This resource has consulted and engaged with a wide array of resources and perspectives across the Messianic movement, into the more independent sectors of the Hebrew/Hebraic Roots movement, the views expressed by various Christians labeling themselves “Biblical Unitarians,” and even those few theologians of note who hold to a low Christology. This involves an array of articles, books, commentaries, and even a few Bible versions. Most important, would be some of the excellent, thorough, and readable resources defending a high Christology, seen within the realm of broadly evangelical Christian theology.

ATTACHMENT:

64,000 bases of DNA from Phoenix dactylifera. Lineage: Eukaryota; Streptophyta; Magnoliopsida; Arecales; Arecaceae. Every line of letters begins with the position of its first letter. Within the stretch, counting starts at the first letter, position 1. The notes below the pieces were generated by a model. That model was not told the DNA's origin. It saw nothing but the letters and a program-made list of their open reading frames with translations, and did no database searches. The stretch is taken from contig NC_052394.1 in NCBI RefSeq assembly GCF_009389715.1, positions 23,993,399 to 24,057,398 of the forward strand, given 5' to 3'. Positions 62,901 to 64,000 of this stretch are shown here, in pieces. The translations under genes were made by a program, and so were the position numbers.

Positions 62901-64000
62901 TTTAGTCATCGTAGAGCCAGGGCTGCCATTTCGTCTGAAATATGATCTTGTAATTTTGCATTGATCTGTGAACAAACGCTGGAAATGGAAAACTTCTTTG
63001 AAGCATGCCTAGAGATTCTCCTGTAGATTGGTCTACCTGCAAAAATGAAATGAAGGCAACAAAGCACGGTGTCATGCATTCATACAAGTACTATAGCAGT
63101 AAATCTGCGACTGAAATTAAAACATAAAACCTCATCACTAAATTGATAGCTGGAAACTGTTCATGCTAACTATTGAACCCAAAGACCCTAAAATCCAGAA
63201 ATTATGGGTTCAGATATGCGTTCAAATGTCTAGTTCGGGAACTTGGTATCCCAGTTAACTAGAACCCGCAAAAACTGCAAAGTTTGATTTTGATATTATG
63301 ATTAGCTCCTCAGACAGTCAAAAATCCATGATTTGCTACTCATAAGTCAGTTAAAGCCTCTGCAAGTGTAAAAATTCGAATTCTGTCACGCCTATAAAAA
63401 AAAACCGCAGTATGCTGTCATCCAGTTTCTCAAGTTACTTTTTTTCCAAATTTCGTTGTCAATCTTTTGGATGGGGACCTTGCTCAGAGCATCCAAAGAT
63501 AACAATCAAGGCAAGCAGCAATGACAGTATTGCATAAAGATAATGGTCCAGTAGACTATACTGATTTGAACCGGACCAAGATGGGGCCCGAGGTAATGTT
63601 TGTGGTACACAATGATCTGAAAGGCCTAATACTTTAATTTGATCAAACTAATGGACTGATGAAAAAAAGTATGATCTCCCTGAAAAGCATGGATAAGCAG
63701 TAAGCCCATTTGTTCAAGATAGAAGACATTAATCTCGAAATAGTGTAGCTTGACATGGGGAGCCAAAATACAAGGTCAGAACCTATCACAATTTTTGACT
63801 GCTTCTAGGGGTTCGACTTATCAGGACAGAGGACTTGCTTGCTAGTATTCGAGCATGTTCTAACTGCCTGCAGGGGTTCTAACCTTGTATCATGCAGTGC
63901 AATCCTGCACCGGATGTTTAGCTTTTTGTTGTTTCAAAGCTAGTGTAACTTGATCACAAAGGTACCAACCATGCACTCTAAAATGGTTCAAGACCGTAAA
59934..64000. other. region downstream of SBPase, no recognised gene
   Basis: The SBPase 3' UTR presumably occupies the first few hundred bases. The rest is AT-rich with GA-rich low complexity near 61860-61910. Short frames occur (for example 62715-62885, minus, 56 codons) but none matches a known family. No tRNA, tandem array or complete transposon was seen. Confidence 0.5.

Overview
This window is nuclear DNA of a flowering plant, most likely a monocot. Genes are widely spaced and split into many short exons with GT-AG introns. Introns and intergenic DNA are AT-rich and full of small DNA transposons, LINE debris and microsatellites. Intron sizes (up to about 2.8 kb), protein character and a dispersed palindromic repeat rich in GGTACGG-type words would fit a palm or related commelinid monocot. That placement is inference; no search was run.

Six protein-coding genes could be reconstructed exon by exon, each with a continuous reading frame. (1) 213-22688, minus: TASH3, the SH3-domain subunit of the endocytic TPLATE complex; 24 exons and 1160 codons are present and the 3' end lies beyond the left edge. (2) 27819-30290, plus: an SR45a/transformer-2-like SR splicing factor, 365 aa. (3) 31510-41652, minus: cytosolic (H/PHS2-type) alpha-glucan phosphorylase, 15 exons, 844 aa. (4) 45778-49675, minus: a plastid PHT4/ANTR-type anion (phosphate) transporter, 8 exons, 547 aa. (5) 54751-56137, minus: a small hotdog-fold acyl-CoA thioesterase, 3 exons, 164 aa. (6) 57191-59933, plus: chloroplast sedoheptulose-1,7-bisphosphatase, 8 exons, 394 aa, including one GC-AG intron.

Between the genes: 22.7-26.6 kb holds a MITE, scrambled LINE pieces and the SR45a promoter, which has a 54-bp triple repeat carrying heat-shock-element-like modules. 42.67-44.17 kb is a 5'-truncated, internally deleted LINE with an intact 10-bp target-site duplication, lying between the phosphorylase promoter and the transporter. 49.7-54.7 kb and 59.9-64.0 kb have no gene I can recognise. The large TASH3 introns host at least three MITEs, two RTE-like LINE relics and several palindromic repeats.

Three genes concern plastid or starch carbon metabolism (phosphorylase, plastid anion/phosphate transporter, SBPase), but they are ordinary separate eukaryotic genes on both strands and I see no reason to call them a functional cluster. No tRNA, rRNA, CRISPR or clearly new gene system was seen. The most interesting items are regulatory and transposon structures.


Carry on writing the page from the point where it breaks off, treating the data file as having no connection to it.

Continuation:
The considerable bulk of Salvation on the Line, while defending a high Christology, is necessarily spent going to the text of the Holy Scriptures (Genesis-Revelation). This is not only because the Holy Scriptures are to be decisively regarded by God’s people to be the Word of Life, but also because this is the venue where the rise and fall of theological concepts are to be found. None of us wants to be found holding to a view of Yeshua being God simply because of some kind of fundamentalist dogma—where if we hold to a different view our name will somehow end up on a list or in a white paper as being stigmatized as some kind of “cultists.” We want to be found holding to a view of Yeshua being God, precisely because that is where the witness of Scripture directs us, it is the genuine testimony of the Messiah and His early followers, and because it is required for our redemption from sins as fallen human beings. The author firmly believes that such a principled case can be made in going to the text of Scripture, and that those who hold to a low Christology are decisively lacking in many areas.